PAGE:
21 Jump Street mixes the current high school scene with a buddy-cop bromance, all while poking fun at 80s pop culture, action flicks and the Facebook generation. Directors Chris Miller and Phil Lord bring the TV show to the silver screen with a modern version of 21 Jump Street, teaming up the talents of Jonah Hill and Channing Tatum. For those that don’t know the basic synopsis from the TV show , 21 Jump Street is about a group of young looking cops, the main ones being Schmidt and Jenko, who are sent to go undercover at a high school to infiltrate a drug ring.
Directors Miller and Lord keep this film fresh and fast-paced, taking advantage of the R-rating with grotesque moments, but also capturing the awkward moments of high school that are easy to laugh at. The script, written by Jonah Hill and Michael Bacall, is on-point, with a nice mixture of toilet humor and gross-out moments. There’s also a bromance in there that’s somewhat sincere, but equally hilarious. There’s also a good dose of bloody action scenes, enough to round out this kick-ass meal of a movie.
Channing Tatum plays the dumb brute, Jenko, and Jonah Hill plays the smarty-pants named Schmidt. Together, they make an odd-ball couple that goes through high school all over again, learning that stereotypes can be broken. Opposites attract once again in this bromance Comedy, with Schmidt being the odd, smart, hesitant character and Jenko being the cop with the physical skills and child-like stupidity, learning that they can connect through their differences. There are also moments with both Tatum and Hill being sincere in their performances, dealing with “stupid” high school drama that’s as real as anything else. They’re not exactly a Simon Pegg and Nick Frost marriage, but more of a perfect one-night stand. Clearly, Tatum and Hill are having tons of fun playing their characters, and that fun is contagious.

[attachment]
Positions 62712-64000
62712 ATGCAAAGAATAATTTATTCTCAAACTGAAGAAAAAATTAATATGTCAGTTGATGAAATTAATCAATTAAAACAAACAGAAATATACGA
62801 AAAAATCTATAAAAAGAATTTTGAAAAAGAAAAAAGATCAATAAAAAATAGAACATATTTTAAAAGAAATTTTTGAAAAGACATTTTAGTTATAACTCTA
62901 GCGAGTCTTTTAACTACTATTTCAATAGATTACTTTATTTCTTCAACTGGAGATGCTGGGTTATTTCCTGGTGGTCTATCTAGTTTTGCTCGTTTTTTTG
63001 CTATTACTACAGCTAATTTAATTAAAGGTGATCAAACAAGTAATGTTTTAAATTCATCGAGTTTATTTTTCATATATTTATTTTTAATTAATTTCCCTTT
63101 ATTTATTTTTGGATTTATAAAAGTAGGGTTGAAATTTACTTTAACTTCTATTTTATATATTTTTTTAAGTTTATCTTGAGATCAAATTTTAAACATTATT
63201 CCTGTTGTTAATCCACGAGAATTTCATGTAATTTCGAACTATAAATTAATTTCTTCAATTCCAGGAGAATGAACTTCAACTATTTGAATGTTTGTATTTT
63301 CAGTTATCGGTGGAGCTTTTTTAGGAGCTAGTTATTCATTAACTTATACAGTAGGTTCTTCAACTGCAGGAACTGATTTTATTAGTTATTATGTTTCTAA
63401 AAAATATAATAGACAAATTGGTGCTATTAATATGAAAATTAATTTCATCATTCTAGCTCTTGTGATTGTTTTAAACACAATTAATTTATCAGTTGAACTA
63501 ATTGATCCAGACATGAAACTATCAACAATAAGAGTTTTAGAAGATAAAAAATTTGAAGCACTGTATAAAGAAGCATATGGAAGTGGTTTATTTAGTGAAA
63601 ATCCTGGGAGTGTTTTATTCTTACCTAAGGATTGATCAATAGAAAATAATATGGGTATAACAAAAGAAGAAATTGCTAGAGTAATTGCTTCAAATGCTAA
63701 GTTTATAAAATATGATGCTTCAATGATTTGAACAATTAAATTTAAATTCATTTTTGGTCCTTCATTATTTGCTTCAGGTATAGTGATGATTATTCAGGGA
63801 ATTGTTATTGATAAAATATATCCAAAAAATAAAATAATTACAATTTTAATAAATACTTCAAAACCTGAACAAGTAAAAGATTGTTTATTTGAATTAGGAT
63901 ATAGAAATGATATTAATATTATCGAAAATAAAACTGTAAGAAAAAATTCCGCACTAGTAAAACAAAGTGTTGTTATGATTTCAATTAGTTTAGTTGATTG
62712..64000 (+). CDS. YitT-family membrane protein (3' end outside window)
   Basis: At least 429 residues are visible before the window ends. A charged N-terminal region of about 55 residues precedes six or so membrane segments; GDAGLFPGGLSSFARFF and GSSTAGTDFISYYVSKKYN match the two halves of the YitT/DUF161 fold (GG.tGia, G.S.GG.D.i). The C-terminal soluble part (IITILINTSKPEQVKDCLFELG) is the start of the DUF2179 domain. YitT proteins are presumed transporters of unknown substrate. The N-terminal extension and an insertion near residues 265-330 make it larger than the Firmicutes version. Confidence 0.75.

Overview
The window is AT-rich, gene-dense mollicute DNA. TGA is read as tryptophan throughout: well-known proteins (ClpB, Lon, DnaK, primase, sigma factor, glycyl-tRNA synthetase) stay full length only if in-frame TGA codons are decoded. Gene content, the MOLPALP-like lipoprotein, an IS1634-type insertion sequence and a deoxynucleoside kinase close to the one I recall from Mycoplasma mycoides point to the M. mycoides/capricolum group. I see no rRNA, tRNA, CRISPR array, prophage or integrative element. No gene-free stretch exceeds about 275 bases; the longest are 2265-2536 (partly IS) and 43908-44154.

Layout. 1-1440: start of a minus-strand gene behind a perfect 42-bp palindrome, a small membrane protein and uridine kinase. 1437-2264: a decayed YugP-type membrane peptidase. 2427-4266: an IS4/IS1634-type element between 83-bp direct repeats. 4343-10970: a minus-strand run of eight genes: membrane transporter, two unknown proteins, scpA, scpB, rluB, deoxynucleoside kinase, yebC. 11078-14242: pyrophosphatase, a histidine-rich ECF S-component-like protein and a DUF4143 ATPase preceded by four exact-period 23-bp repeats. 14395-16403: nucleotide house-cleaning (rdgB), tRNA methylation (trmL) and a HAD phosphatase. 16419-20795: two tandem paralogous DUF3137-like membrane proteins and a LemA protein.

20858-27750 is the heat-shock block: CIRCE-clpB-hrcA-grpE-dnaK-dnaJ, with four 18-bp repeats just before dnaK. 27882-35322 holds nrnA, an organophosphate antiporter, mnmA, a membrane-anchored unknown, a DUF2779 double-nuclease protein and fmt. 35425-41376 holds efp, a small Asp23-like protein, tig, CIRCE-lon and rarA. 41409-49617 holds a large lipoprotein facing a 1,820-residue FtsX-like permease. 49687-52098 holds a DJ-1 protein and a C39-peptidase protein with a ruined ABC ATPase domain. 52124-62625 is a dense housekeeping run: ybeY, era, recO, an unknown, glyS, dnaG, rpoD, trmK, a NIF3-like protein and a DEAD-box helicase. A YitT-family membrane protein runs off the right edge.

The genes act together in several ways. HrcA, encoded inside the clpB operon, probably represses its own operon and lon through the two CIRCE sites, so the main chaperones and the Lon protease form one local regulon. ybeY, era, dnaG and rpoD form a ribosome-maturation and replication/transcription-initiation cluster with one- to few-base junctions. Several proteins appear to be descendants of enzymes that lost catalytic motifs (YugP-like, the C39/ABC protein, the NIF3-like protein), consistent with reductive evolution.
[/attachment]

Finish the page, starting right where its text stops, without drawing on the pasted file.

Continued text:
Ice Cube rides his stereotype as the angry black captain to perfection and Dave Franco, playing the ring-leader dealer and all-around popular guy, comes off a lot like his older brother, which is a good thing. There’s also a couple of cameos that will put a smile on your face, especially for those that watched the original 21 Jump Street.
21 Jump Street kicks ass, takes names and takes you to prom with a Glock to replace a corsage.
21 Jump Street won’t really work for those that find toilet-humor boring. Accept it for what it is, and it will be a fun ride, but other than that, it doesn’t really reach comedy classic levels (and it probably wasn’t trying to anyways). It also does have a specific age range in mind for it’s audience, as the older folk probably can’t relate to most of the high school jokes.
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